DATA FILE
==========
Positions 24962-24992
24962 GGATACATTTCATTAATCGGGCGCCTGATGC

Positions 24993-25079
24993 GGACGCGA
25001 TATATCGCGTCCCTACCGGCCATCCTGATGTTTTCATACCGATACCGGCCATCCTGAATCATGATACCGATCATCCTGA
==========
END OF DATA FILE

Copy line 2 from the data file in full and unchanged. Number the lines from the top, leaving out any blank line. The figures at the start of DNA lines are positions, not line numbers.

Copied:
24962 GGATACATTTCATTAATCGGGCGCCTGATGC